On Tuesday, Texas gun-rights The Truth About Guns (TTAG) put out a call for volunteers to participate in a simulation of the Charlie Hebdo shooting. Their reasoning was that “an armed civilian (or two) could have prevented a great deal of slaughter in the Paris terrorist attack.” The simulation was held using non-lethal paintball guns and 40 “warm bodies.” The results were far from what TTAG expected. No matter who was given the gun to fight off attackers, that person invariably “died” in the simulation. According to Raw Story, who covered the event, the only time the armed civilian survived was when they ran away at the first sign of shooting. Despite their intentions, all TTAG proved was that anyone who would have had a gun during the Charlie Hebdo shooting would have been killed. They would not have changed the outcome of the tragedy at all, but they almost certainly would have sealed their own fate.
But they might have felt safer overall. That is the conclusion of many psychological studies which have examined how people act when they are armed with a gun. The fact is, guns can change a person’s psychology, a conclusion borne out by plenty of scientific research. A Psychology Today article concluded that, “the main benefits of gun ownership are feeling safe, free, independent of the government, and powerful.” But feeling safer and actually being safer are two different things. In fact, studies are showing that having gun not only may not make you safer, but could endanger the people around you as well.
Back in 2012, two psychologists authored a study in the Journal of Experimental Psychology: Human Perception and Performance which looked at how people are affected by guns. Specifically they looked at how holding a gun affects people’s perception of the world and their behavior. In a scientific experiment, they found that people who were holding a gun, rather than just near one or not holding or near one at all, were far more likely to assume that someone else had a gun. They were also more likely to raise the gun in a manner to make shooting possible.
James Brockmole, one of the authors, discussed the findings of this research. He summarized it as succinctly as possible: “A gun certainly changes what action choices you make.” In this case, it seems as though it changes people’s decisions in an aggressive way, a conclusion that has been supported by plenty of research. Studies have shown that children who use toy guns in play sessions are more aggressive than their peers who do not. Additionally, “gun ownership is the strongest predictor of homicide in U.S. homes.” Science has examined the theory that guns make people more aggressive and found it to be sound.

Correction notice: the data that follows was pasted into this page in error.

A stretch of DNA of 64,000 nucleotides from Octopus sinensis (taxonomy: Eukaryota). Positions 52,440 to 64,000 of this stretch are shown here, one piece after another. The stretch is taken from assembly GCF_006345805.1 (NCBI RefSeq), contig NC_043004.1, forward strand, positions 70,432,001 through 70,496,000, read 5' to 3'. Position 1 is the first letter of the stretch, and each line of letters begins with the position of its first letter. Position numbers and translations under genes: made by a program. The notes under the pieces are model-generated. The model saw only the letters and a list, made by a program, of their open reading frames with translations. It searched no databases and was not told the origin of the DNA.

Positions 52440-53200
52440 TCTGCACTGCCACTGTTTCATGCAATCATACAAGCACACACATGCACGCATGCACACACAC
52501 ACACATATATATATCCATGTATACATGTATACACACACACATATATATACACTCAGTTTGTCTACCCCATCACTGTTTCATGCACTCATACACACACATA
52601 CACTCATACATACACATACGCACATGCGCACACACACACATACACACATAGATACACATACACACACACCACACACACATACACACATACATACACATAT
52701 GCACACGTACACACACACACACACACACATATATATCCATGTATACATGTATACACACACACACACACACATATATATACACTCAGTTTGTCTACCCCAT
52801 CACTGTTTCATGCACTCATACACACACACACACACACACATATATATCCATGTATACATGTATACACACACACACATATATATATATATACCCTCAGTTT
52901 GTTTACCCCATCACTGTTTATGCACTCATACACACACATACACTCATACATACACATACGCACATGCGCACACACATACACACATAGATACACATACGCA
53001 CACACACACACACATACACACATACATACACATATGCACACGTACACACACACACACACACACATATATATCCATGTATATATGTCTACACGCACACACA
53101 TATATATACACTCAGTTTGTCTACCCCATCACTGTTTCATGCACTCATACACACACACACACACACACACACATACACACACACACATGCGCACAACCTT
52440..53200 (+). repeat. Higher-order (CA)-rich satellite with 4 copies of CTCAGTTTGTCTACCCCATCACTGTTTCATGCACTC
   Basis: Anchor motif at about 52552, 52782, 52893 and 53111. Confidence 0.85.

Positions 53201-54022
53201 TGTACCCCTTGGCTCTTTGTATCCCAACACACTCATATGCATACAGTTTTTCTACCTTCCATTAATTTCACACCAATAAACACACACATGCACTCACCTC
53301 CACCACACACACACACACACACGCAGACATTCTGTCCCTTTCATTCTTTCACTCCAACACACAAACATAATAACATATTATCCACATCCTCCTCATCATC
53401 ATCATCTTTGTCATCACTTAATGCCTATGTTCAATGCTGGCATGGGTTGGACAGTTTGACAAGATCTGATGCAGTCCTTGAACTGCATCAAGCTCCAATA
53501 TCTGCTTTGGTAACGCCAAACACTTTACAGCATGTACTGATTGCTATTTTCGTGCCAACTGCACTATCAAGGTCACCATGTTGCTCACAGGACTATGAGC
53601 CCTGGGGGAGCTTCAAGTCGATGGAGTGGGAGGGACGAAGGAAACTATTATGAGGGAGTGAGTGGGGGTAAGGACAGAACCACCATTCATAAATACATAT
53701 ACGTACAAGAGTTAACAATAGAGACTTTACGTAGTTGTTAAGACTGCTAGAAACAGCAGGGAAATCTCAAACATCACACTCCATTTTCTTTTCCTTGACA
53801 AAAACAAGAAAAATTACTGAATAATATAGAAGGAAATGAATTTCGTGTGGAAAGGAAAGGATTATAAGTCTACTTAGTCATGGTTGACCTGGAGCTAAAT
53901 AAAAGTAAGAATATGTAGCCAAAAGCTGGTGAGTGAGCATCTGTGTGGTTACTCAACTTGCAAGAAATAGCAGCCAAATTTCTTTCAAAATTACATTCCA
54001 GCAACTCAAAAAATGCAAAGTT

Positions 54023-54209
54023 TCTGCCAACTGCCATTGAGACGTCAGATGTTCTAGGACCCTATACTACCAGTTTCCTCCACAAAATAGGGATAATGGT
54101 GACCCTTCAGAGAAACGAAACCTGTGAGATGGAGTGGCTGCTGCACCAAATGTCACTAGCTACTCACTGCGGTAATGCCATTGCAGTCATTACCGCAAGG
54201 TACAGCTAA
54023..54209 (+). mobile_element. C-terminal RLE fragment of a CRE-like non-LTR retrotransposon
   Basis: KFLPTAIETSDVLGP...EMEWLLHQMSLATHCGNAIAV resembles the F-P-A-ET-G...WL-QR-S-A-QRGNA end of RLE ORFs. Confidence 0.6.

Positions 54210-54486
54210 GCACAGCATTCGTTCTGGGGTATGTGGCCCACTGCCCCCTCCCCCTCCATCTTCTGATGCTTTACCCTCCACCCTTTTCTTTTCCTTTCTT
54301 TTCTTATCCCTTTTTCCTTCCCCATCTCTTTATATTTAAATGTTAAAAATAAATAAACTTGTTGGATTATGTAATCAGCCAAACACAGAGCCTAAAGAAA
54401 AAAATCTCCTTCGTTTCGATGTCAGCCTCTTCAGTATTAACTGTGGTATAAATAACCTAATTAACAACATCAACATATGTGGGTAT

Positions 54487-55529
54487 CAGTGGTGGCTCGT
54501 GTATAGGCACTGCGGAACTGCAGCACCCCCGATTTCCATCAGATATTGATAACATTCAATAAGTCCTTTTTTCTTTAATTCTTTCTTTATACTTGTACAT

It is easy to conclude from this that in situations where a gun is present because someone is armed, whether legally or not, the amount of danger in a situation is increased. Part of this is because of the effect that guns have on people’s psychology. Because of their heightened awareness of threat due to their awareness of their weapon, any situation can be volatile. There have been cases where civilians carrying guns with a gun permit have shot and killed an unarmed person because they thought they had a gun. Essentially, owning and carrying a gun makes people less able to accurately assess a threat and can lead to tragedy.
As TTAG’s simulation shooting shows, arming civilians does not necessarily make anyone safer. This can in part account for people’s fear when they see someone who is open carrying a gun of any kind. With open carry protests where activists are carrying pistols, rifles and automatic or semi-automatic weapons, this fear has been on full display. One person confronted with that kind of protest said, “There was a lot of firepower, and a lot of potential for carnage out in that parking lot. Absolutely I was scared.” Guns are a threatening object and people are wary of them because they know the damage they can cause when present in any situation. That damage is increased by the change in people’s psychology when they carry a gun.
Because of increasing violence in the United States and incidents like that in France with Charlie Hebdo, more and more people are arming themselves and carrying their weapons with them. There is a natural reaction to want to keep you and your family safe. But psychology and scientific studies are increasing showing that having a gun does not necessarily make people any safer. In fact, it can make them more dangerous to those around them, more volatile and likely to perceive a threat where their is none and, in turn, more likely to pull the trigger on an unarmed person. Guns change the psychological outlook of the people who hold them. While people are advocating for open carry, they need to keep this fact in mind. It could save someone’s life.
Opinion By Lydia Bradbury